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Last week, the Illinois Attorney General issued an opinion responding to a question about pension forfeiture. Att’y Gen Op. 22-001. (Note that this opinion is not issued by the PAC office and is unrelated to that office’s duties relating to OMA and FOIA).The opinion was in response to a question raised by the General Assembly Retirement System (which deals with pension benefits for General Assembly members) as to whether former state representative Arroyo’s guilty plea for felony wire fraud charges requires forfeiture of his pension benefits. The Attorney General looked at Section 2-156 of the Pension Code which requires the
Continue Reading Attorney General Issues Opinion on Pension Forfeiture for Former State Representative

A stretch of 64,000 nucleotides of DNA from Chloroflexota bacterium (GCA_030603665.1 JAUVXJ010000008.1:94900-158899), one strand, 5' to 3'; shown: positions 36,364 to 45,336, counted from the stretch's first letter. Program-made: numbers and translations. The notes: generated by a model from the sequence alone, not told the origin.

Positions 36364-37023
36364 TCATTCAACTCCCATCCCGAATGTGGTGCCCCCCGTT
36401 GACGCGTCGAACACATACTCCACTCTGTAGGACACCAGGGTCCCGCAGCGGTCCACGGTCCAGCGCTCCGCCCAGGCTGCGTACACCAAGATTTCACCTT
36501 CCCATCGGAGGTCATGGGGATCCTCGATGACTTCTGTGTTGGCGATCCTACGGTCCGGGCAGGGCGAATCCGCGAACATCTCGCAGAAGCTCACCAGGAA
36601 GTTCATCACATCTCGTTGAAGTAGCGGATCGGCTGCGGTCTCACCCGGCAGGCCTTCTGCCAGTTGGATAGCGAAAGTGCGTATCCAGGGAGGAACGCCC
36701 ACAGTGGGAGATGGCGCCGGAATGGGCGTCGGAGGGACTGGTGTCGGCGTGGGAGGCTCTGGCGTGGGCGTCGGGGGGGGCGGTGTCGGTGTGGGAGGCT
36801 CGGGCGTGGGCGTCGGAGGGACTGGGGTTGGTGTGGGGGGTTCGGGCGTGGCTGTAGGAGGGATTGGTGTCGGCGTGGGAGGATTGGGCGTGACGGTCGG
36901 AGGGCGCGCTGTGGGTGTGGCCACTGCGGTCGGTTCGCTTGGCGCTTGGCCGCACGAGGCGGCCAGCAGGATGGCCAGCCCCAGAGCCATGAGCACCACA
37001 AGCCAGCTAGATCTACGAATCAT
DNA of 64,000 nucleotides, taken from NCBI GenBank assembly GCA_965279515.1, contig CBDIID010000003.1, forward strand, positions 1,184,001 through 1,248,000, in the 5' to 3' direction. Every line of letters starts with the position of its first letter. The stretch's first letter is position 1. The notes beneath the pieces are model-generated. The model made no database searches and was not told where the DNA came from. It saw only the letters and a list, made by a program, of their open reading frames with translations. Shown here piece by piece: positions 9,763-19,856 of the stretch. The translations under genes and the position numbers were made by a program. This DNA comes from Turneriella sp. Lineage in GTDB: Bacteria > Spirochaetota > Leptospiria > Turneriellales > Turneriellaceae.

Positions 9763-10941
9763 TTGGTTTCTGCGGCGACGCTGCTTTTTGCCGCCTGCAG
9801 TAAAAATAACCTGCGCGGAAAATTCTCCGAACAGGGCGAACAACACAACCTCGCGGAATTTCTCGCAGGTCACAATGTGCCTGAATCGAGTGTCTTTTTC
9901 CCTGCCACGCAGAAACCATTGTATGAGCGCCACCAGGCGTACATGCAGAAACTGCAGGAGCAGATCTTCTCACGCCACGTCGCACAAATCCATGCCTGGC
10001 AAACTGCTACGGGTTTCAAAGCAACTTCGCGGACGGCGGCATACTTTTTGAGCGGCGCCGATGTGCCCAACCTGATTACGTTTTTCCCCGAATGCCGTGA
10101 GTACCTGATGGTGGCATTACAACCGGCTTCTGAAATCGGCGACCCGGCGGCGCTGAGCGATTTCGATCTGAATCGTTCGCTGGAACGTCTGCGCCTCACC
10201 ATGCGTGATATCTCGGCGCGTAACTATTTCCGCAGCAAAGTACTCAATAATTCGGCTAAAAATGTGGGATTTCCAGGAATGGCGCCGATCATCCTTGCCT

An inmate at a correctional center made several FOIA requests to the Illinois Department of Corrections (IDOC) seeking his medical records and copies of administrative rules. IDOC initially denied the requests for medical records because the inmate failed to follow IDOC’s administrative policy. IDOC also initially denied the inmate’s copies for certain administrative rules based on FOIA exemptions.

The inmate sued IDOC alleging that (1) his medical records were withheld in violation of FOIA and (2) that the inmate was entitled to recover costs and penalties. The circuit court dismissed the inmate’s lawsuit, finding that the inmate’s medical records were
Continue Reading Inmate Not Entitled to Fees and Costs under FOIA

The Seventh Circuit Court of Appeals recently issued an interesting opinion on students right to free speech in the context of school clothing. N.J. v. Sonnabend.

Two middle school students sued their Wisconsin school districts after they were barred from wearing t-shirts with messages in support of the right to bear arms. One t-shirt displayed a Smith &  Wesson logo with an image of a revolver. The other t-shirt displayed the logo of the Wisconsin Carry, Inc., a gun rights group, and an image of a handgun. The students sued their respective school administrators in separate lawsuits alleging violations